Wildcats Have Good History Against Utah

After this year, office pools will never be the same.

An NCAA Tournament already packed with surprises sprung one of its biggest Saturday night, when Utah upset North Carolina to earn yet another shot at Kentucky in the title game.

“It’s great to have another chance at them,” Utah center Michael Doleac said. “Obviously, we struggled with them the last few years. But it’s a new year and we’re playing great ball.”

The Utes played tough defense and kept their poise down the stretch to knock off the top-ranked Tar Heels 65-59. Kentucky outlasted Stanford 86-85 in the night’s first game, behind a career-high 27 points from Jeff Sheppard.

The teams have played seven times over the years, with the Wildcats winning five. Kentucky knocked Utah out of the NCAA Tournament the previous two years - in the West Regional championship last year and in a Midwest semifinal in 1996. In 1993, the Wildcats beat the Utes in the second round.

Utah’s last win in the series came in the championship game of the 1976 University of Kentucky Invitational Tournament.

“I know a little bit about them from last year,” Utah coach Rick Majerus said. “I don’t know them much.”

So how soon will he start familiarizing himself with them?

“I’m going to go out and get a bite, then come back tonight and watch some film,” he said.

The hero wore a tie

The madman kept his tie knotted all game long. He tried to compose himself one last time at the end. Tubby Smith still didn’t fool anybody.

Moments after Kentucky beat Stanford 86-85, the kids who have grown to love playing for Smith could not resist busting his chops. They know their coach’s abiding love of order. Nearly all of the previous 45 minutes had been filled with chaos. They clearly enjoyed it a lot more than he did.

“A one point, we really had to straighten coach out,” said Kentucky guard Jeff Sheppard, recalling the scene on the bench just before the extra period tipped off. “He kept asking whose ball it was. We told him, ‘Coach, they put in a new rule. It’s called a jump ball.”’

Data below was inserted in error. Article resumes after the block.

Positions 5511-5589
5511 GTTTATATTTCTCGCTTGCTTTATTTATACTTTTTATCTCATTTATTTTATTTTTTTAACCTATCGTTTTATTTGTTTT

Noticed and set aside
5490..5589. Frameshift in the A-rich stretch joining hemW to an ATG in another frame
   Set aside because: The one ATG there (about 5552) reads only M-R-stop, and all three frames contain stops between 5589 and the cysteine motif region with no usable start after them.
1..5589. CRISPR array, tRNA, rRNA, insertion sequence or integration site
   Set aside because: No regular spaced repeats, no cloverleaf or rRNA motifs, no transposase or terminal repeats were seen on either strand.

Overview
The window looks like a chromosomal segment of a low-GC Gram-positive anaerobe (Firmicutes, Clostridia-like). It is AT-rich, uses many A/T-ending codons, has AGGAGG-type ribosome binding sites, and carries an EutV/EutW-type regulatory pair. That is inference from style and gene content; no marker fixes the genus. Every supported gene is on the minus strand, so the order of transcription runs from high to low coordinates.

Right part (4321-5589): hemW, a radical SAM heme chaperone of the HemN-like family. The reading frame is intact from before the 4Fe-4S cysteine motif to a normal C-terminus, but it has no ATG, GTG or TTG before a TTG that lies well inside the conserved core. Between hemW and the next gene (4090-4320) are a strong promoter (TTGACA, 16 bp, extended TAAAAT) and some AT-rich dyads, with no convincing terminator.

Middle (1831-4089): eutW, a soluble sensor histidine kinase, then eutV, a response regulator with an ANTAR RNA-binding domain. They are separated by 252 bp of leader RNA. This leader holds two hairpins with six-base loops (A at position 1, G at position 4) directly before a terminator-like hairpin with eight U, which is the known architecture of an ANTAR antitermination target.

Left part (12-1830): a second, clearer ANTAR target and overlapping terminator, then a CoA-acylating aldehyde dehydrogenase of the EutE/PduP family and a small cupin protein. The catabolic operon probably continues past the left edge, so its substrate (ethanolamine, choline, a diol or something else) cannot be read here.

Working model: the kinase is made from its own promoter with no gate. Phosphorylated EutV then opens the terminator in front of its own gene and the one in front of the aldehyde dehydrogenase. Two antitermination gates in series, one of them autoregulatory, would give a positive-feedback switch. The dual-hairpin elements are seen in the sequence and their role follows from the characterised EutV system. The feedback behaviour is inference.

Tech coach cries foul over refs

Louisiana Tech coach Leon Barmore seemed to be stirring up controversy on the eve of his showdown against Tennessee in the women’s NCAA title game at Kansas City, Mo.

During his news conference Saturday, Barmore said that all three officials working the championship game would be from the Southeastern Conference, the Vols’ league.

“If (Tennessee coach) Pat Summitt was sitting here knowing that three Sun Belt officials would call the game, I wonder what she’d be thinking,” said Barmore, whose team plays in the Sun Belt Conference.

“I’m sitting here knowing that three Southeastern Conference officials will call the game. I don’t know how they’re selected, don’t have a clue about it. But it does make me have an eerie feeling.”

Said Summitt, “I don’t think the officials will determine the outcome of the game. I think the players will.”

Who’s the best?

Tennessee is trying to become the first women’s team to go unbeaten since Connecticut won the 1995 NCAA title with a 35-0 record.

So what would happen if it were possible to get those two teams together?

“That’s funny, because last night, I turned to someone on the team and said, ‘You know what would be great is to have our ‘95 team play against them,”’ said Kara Wolters, a former UConn star who’s now on the U.S. national team.

The 6-foot-7 Wolters was the starting center on that Connecticut team, which beat Tennessee 70-64 in the finals and also featured Rebecca Lobo and Jennifer Rizzotti.

Virginia hires Gillen

Pete Gillen has left Providence to sign a seven-year deal to become Virginia’s new men’s basketball coach.

Virginia athletic director Terry Holland confirmed Gillen’s selection Friday.

Gillen replaces Jeff Jones, who resigned March 15 after eight seasons. An official news conference will be held Thursday.

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